England’s national team won the FIFA World Cup in 1966, hosting the finals and defeating giant West Germany. Since then they didn’t achieve much success in international football. Nevertheless, English football holds its glory by presenting some legends throughout history. In this article, let us have a look at some of the ‘best English footballers ever’.
He is the list of 10 best English footballers ever.
10. David Beckham
David Beckham has to be considered as the best player of the recent generation of English footballers. Beckham burst onto the international scene in 1996 and earned 115 caps during his illustrious career with the national team.
He had stiff competition, and his style was far from conventional, but he made it work. A winger without pace, what Beckham possessed that few then and few now can match was an ability to pick a pass – or more often, a cross – of any range and with immaculate precision. The role of a playmaker in the position of a winger left many a little more than confused, but the bottom line is, was and always will be that he is the best at what he does.
9. Peter Shilton
One of the best English footballers ever, Peter Shilton set out to become the best goalkeeper of all time, On being told he might not make the grade because he wasn’t tall enough, Shilton went home and began a training regime that involved spending hours at a time hanging from the stairs in an attempt to add inches to his frame. He wanted it that badly.
England’s most capped player with 125 caps to his name, Shilton helped himself to a number of England goalkeeping records during his remarkable career – most matches, sixty-six clean sheets, captain fifteen times and second only in terms of age and length of career to Stanley Matthews.
He’s also England’s oldest ever captain, leading the team out at the age of 40 for the Third Place play-off vs. Italy in 1990. He played in the final stages of the World Cup 17 times – a British record – and kept 10 clean sheets, also a record. He went 499 – some say 500 – minutes without conceding a goal, overtaken only by Italy’s Walter Zenga.
In the 1986 World Cup, Shilton will forever go down in history for being on the receiving end of a contentious goal; Diego Maradona’s infamous ‘Hand of God’ effort, one of two strikes that were to doom England in the quarter-final stage.
8. Duncan Edwards
It is very likely that Edwards would have topped the list of best English footballers ever, if it wasn’t for the tragedy that happened in Munich runway on February 6, 1958. After all, this is a player that Sir Bobby Charlton has admitted made him feel inferior and has also been moved to describe as “simply the greatest footballer of all time”.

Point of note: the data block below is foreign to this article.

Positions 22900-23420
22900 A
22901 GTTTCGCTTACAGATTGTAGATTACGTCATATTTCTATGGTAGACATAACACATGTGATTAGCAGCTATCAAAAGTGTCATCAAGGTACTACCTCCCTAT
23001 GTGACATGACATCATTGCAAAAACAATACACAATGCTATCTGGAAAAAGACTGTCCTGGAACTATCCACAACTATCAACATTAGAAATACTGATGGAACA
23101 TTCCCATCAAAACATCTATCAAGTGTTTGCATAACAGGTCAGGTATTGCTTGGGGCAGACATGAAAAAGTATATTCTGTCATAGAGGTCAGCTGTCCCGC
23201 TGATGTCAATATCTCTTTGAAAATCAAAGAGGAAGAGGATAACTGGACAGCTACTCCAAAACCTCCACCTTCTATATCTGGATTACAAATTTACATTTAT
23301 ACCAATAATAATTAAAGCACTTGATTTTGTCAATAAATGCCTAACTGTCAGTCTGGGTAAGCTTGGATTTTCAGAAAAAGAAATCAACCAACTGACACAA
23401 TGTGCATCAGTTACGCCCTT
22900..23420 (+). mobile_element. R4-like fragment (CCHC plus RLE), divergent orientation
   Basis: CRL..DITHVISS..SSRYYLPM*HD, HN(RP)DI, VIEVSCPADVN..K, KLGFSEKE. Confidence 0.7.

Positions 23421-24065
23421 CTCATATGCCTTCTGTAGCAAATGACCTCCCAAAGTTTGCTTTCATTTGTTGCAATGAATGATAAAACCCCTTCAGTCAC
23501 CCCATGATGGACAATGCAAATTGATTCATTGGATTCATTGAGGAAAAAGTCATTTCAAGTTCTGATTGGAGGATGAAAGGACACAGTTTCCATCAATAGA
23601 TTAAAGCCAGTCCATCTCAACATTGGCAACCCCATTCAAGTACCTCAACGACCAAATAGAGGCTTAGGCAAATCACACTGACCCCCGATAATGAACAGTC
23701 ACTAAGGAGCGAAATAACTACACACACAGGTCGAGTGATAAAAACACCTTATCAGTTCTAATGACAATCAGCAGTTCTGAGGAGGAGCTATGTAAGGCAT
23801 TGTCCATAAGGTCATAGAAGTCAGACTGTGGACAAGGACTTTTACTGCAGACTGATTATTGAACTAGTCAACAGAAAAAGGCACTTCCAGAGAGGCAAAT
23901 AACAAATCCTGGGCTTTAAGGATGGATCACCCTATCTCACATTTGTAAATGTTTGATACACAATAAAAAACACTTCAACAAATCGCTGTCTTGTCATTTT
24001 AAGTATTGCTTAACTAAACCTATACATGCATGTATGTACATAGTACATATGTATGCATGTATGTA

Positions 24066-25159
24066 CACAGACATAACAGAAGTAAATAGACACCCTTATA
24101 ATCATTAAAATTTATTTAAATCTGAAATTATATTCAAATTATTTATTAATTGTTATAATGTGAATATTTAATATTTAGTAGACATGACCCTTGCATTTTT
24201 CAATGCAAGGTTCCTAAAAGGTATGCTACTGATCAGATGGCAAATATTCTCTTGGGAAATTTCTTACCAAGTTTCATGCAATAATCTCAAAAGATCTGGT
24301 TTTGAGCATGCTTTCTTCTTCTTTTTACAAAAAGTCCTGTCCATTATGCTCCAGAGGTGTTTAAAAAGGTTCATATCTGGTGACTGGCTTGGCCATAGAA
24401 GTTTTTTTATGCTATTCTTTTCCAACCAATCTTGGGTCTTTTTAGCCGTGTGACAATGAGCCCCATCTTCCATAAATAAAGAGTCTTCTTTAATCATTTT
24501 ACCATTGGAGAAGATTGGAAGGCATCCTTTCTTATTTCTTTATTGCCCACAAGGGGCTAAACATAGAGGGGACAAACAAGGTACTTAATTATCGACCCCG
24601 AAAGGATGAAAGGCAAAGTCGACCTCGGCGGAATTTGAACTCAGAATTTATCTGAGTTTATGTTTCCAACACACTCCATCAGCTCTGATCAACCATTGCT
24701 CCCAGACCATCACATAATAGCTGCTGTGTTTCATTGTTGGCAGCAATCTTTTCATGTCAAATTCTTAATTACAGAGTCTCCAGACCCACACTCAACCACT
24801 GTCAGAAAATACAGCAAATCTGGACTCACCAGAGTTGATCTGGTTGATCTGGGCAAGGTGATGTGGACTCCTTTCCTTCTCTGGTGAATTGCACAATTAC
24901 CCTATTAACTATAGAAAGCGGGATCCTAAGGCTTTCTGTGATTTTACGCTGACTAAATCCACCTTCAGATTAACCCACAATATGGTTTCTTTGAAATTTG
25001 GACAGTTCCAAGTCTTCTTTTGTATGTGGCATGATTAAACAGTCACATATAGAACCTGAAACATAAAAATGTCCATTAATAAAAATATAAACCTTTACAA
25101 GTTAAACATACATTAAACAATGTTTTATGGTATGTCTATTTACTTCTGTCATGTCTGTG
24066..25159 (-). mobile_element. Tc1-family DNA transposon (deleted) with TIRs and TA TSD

Yet Charlton is not the only man who was in awe of Edwards and perhaps the best way to describe him is to use the words of those who knew him best.
Manchester United manager Matt Busby, who handed him his debut as a 16-year-old, called him the most “complete footballer in Britain – possibly the world”.
7. Gary Linekar
Lineker had a reputation for being one of football’s nice guys during his playing days, while netting 244 goals for his club sides in 466 games and 48 goals for England in 80 matches, Lineker did not receive a single card, whether it be red or yellow.
The striker made his reputation worldwide for his goalscoring exploits as he shone at both club and international level, in the process earning a reputation as a true gentleman.
His record when playing for the Three Lions saw him score just one goal less than the legendary Sir Bobby Charlton and that is only because he fluffed a penalty in his last ever international at Wembley against Brazil.
6. Tom Finney
Former Liverpool manager Bill Shankly once said about Finney ,
“TOM FINNEY WOULD HAVE BEEN GREAT IN ANY TEAM, IN ANY MATCH, AND IN ANY AGE , EVEN IF HE HAD BEEN WEARING AN OVERCOAT.”
During the 1940s and 50s, Finney was a genuine superstar, contesting the right-wing berth in the England team with Stanley Matthews, but possessing the versatility to switch seamlessly to the left-wing and even centre-forward so that both talents could be accommodated in the same line-up. He was twice voted the FWA footballer of the year in 1954 and 1957.